Using MyODBC To Access Your MySQL Database Via ASP
MySQL is the most popular open source database system available today, and is currently installed on over two million servers worldwide. In this article Annette takes a look at using the free MyODBC driver to talk to a MySQL database from an ASP script.
Using MyODBC To Access Your MySQL Database Via ASP - Setting up a system DSN (Page 3 of 6 )
The first way that we can connect to a MySQL database is via a System Data Source Name (DSN). Using a system DSN to setup a connection details to a MySQL database is easy, and can be done through the "Data Sources (ODBC)" option in the Administrative folder of the control panel. Let's create one now (I will assume that you have MySQL installed on the same machine as your Windows NT/2000 web server).
Click on the start menu -> Settings -> Control Panel -> Administrative Tools -> Data Sources (ODBC) menu option. This will load the ODBC data source administrator tab.
Because we want to create a system DSN that is accessible to any user logged into our web server, click on the "System DSN" tab, and then on the "Add..." button.
Select the MySQL driver from the bottom of the list and click the finish button.
The MySQL driver configuration dialog appears. It contains seven text boxes and a variety of check boxes.
Into the Windows DSN name field, enter "mysql_dsn". This is simply the name that we will use to refer to our DSN from within ASP. Into the MySQL host field, enter either the Net BIOS name or I.P. address of your MySQL server. If you have MySQL installed locally (on the same machine that you are creating the system DSN on), then enter 127.0.0.1.
In the database name field, enter the name of our address book database, "address". This tells MySQL the name of the database we want to issue our SQL queries to when we are connected.
Enter your MySQL username and password details into the user and password fields. If you aren't sure what they are and you're running MySQL on Windows, then run c:\mysql\bin\winmysql.exe and click on the "my.ini Setup" tab. Under the "[WinMySQLAdmin]" section, you'll find your default MySQL username and password. Leave both the port and sql command on connect fields empty.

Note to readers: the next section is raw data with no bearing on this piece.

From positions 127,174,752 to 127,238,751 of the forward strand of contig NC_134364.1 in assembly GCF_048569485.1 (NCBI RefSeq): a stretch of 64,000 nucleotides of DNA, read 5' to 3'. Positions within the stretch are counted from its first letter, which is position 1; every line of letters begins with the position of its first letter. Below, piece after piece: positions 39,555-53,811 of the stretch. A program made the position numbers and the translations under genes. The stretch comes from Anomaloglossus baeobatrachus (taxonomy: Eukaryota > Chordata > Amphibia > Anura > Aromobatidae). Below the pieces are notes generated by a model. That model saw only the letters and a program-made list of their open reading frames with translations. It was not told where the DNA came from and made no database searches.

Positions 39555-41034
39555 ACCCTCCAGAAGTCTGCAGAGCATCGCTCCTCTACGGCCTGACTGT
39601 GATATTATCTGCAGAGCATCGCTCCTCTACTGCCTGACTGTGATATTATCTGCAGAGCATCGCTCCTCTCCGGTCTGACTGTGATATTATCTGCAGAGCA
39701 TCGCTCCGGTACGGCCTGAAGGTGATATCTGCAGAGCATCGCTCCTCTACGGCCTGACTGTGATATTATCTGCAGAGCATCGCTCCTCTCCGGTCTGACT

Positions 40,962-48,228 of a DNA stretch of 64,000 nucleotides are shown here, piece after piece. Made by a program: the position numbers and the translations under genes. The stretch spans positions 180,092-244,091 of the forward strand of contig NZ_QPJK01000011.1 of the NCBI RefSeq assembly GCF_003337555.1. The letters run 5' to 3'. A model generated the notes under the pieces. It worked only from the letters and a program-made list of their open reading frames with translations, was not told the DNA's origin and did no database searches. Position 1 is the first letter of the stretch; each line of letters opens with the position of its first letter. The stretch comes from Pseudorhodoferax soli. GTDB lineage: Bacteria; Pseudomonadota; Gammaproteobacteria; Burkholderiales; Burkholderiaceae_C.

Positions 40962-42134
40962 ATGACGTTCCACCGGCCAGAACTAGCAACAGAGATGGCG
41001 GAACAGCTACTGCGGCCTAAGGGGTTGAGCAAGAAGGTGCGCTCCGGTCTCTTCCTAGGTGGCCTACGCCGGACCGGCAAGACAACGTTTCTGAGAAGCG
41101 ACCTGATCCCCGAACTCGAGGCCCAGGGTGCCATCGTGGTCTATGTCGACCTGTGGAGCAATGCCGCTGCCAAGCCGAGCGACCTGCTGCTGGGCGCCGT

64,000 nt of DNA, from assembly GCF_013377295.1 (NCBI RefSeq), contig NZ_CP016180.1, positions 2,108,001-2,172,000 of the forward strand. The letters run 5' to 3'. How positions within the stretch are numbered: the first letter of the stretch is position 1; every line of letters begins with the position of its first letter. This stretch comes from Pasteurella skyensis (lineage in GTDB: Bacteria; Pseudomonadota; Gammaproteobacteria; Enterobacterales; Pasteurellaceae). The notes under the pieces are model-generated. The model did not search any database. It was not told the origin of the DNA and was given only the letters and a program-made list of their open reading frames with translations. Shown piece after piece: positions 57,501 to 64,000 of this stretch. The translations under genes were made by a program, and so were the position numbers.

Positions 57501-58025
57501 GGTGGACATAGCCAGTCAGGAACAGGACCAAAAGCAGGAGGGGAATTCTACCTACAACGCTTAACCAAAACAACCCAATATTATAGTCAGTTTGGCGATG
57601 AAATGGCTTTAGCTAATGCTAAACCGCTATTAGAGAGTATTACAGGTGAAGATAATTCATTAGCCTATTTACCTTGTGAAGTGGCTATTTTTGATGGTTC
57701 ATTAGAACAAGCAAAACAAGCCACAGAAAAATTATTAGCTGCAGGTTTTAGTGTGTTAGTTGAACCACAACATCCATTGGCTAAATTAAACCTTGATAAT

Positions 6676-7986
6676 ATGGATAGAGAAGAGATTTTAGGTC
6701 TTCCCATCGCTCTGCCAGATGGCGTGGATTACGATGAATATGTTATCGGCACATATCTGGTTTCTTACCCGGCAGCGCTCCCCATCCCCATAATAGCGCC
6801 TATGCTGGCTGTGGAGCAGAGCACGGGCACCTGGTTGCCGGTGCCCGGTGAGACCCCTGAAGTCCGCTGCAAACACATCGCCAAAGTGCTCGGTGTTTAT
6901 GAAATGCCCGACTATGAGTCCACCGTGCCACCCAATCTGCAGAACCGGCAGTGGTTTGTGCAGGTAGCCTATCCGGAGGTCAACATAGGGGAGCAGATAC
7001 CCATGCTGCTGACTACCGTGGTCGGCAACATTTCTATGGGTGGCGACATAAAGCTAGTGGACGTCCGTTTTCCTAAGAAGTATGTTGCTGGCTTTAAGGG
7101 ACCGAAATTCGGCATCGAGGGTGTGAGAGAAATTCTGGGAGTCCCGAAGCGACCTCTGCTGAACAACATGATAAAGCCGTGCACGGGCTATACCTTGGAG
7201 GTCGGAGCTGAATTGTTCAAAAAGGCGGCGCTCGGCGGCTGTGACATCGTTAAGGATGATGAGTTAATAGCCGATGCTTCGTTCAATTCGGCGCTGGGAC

Lastly, make sure that the "Return matching rows" checkbox is ticked. Click on the OK button to create your new MySQL system DSN.
You'll notice the new MySQL DSN is displayed in the system data sources list of the system DSN tab. The details of our new system DSN are stored in the registry under the HKEY_LOCAL_MACHINE\SOFTWARE\ODBC\ODBC.INI\mysql_dsn tab. You can use the edit -> find menu option of regedit (start -> run -> "regedit") to search for "mysql_dsn" to see how its details are stored.
Now that we have our system DSN all ready to go, let's create an ASP page to actually test it out. Create a new ASP file named dsn_test.asp. Enter the following code into dsn_test.asp:
on error resume next
set adoConn = Server.CreateObject("ADODB.Connection")
set adoRS = Server.CreateObject("ADODB.Recordset")
adoRS.ActiveConnection = adoConn
if adoConn.errors.count = 0 then
response.write "<h2>Fields In The 'Contacts' Table:</h2>"
adoRS.Open "describe contacts"
while not adoRS.EOF
response.write adoRS.fields(0).value & "<br>"
response.write "ERROR: Couldn't connect to database"
As you can see, we're using an ADO connection object to connect to our MySQL database. We pass the name of our system DSN to its open method, prefixed with "DSN=", telling the connection object to extract the details of our connection from the "mysql_dsn" system DSN.
We check the "errors.count" property of our ADO connection to make sure that the connection attempt completed successfully and that no errors were generated. Once connected, we simply use a recordset object and the MySQL command "describe [table name]" to list the fields contained in our "contacts" table. We will talk more about the describe command later.